• You will adopt the child in the United States after the child arrives in the United States (you must have permission to bring the child out of his or her own country and to the United States for adoption).

Who is an Orphan? 

Under U.S. immigration law, an orphan is a foreign-born child who:
  • does not have any parents because of the death or disappearance of, abandonment or desertion by, or separation or loss from, both parents
  • has a sole or surviving parent who is unable to care for the child, consistent with the local standards of the foreign sending country, and who has, in writing, irrevocably released the child for emigration and adoption.
You must file an orphan petition before the child’s 16th birthday, or before the child’s 18th birthday if the child is a birth sibling of another child whom you have also adopted and who immigrated (or will immigrate) as:
  • an orphan based on a Form I-600 petition filed before the sibling’s 16th birthday
  • an “adopted child” as defined in Section 101(b)(1)(F) of the Immigration and Nationality Act (INA) provided the actual adoption took place before that sibling’s 16th birthday.

Overseas Investigation

As part of the processing of your case, USCIS (or, in some cases, the Department of State) will conduct an investigation overseas to verify that the child is an orphan. The purpose of the investigation is to:
  • Confirm that the child is an orphan as defined in the U.S. immigration law.
  • Verify that you have obtained a valid adoption or grant of custody; the child does not have an illness or disability that is not described in the orphan petition.
  • Determine whether the child has any special needs that were not fully addressed in your home study.
  • Determine whether there are any facts showing that the child does not qualify for immigration as your adopted child.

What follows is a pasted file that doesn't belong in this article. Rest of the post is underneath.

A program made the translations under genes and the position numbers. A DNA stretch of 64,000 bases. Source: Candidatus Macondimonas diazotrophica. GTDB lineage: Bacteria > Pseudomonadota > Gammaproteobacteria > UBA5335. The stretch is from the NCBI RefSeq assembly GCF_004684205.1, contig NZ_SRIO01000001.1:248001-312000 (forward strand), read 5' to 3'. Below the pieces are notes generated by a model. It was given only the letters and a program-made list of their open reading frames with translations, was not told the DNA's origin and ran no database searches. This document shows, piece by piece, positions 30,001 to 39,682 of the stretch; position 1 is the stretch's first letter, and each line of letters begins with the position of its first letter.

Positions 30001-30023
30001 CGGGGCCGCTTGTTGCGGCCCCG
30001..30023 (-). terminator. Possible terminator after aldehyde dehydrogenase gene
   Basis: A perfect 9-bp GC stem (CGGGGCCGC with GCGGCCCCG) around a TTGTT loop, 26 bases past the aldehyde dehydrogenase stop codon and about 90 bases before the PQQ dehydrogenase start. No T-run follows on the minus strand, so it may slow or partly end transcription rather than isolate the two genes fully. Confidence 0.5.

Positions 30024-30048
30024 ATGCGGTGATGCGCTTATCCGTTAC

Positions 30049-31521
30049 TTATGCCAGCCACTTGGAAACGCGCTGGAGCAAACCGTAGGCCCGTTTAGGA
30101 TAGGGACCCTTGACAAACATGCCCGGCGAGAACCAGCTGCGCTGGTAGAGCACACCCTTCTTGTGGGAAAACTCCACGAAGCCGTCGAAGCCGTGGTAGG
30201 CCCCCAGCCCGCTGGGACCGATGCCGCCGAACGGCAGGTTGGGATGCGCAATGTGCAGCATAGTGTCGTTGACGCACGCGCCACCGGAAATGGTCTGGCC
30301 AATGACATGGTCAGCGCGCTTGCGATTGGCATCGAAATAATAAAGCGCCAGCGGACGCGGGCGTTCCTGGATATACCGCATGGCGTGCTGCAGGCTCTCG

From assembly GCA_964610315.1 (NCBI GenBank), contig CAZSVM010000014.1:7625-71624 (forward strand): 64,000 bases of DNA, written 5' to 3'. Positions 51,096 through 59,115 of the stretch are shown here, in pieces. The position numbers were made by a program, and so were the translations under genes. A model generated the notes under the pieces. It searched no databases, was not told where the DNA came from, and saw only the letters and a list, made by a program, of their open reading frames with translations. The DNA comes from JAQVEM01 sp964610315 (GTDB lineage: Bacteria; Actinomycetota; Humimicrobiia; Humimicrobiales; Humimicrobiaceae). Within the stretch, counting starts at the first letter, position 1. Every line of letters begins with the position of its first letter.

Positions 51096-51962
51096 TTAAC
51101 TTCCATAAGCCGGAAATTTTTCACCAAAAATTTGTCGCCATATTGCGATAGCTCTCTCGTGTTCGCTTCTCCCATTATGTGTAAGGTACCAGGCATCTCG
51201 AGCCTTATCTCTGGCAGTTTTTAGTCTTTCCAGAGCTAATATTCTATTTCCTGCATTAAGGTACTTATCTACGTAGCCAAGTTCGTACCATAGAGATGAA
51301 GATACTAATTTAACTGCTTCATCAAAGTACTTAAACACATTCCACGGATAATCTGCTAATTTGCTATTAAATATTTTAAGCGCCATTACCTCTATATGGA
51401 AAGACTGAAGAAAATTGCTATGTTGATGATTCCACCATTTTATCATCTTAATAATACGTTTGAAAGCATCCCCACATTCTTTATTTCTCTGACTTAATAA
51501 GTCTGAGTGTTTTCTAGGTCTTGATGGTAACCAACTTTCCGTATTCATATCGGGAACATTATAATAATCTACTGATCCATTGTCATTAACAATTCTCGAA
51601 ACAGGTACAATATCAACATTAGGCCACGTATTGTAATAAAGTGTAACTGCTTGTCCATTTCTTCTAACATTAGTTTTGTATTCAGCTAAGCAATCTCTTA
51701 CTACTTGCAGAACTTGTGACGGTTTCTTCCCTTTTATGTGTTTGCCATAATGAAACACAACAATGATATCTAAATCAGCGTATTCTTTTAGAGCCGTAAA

Home Study:  (Submitted one) :)
Establishing Proper Parental Care. To establish your ability to provide proper parental care, you must submit a home study completed by someone authorized to complete an adoption home study in your home State (or anywhere in the United States, if you adopt the child while residing abroad).
The home study preparer must complete the home study according to the standards established in DHS regulations.  For more information on home study requirements see the “Orphan Home Study Guidelines" link to the left under “Home Study Information.”

Advance Processing:   (YES! We did this! ) :)You may also begin the orphan process before you identify a particular child for adoption. You do so by filing Form I-600A, Application for Advance Processing of Orphan Petition. Submit the home study with the Form I-600A. If USCIS approves your Form I-600A, the finding that you are suitable as an adoptive parent will make it unnecessary to address this issue again, when you file a Form I-600 for a particular child. Once a particular child has been identified, you would then file a Form I-600 for that child.
If you do not file Form I-600A, then you must complete all requirements of the I-600A when filing Form I-600. (see forms on the right).

PSALM 82:3
Defend the poor and fatherless: do justice to the afflicted and needy


  1. Hi Darcee! I'm a fellow waiting mom from Ethiopia :) This adoption experience is definitely a learning experience for sure! I just wanted to stop by and say hi. Blessings to your family on this journey!!

  2. Thanks SO Much Lesli for stopping by! FUN to be sharing this journey with you! :)

    Blessings to your family as well! :)



Thank you for your kind words! ♥